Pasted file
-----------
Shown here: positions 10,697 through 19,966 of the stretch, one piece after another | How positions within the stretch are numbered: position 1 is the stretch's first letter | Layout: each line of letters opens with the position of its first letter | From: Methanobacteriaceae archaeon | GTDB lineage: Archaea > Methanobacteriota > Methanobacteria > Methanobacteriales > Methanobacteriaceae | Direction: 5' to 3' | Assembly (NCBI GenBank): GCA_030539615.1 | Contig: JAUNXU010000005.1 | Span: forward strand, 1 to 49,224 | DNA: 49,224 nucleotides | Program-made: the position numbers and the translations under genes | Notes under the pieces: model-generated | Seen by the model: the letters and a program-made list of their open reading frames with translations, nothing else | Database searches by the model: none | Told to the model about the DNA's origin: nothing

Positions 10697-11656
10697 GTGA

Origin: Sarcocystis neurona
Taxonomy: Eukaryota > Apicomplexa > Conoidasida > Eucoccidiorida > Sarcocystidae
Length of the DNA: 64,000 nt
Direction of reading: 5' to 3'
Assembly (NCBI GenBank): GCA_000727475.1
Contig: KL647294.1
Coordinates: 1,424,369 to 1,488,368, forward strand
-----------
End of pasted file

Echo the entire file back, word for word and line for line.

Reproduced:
Shown here: positions 10,697 through 19,966 of the stretch, one piece after another | How positions within the stretch are numbered: position 1 is the stretch's first letter | Layout: each line of letters opens with the position of its first letter | From: Methanobacteriaceae archaeon | GTDB lineage: Archaea > Methanobacteriota > Methanobacteria > Methanobacteriales > Methanobacteriaceae | Direction: 5' to 3' | Assembly (NCBI GenBank): GCA_030539615.1 | Contig: JAUNXU010000005.1 | Span: forward strand, 1 to 49,224 | DNA: 49,224 nucleotides | Program-made: the position numbers and the translations under genes | Notes under the pieces: model-generated | Seen by the model: the letters and a program-made list of their open reading frames with translations, nothing else | Database searches by the model: none | Told to the model about the DNA's origin: nothing

Positions 10697-11656
10697 GTGA

Origin: Sarcocystis neurona
Taxonomy: Eukaryota > Apicomplexa > Conoidasida > Eucoccidiorida > Sarcocystidae
Length of the DNA: 64,000 nt
Direction of reading: 5' to 3'
Assembly (NCBI GenBank): GCA_000727475.1
Contig: KL647294.1
Coordinates: 1,424,369 to 1,488,368, forward strand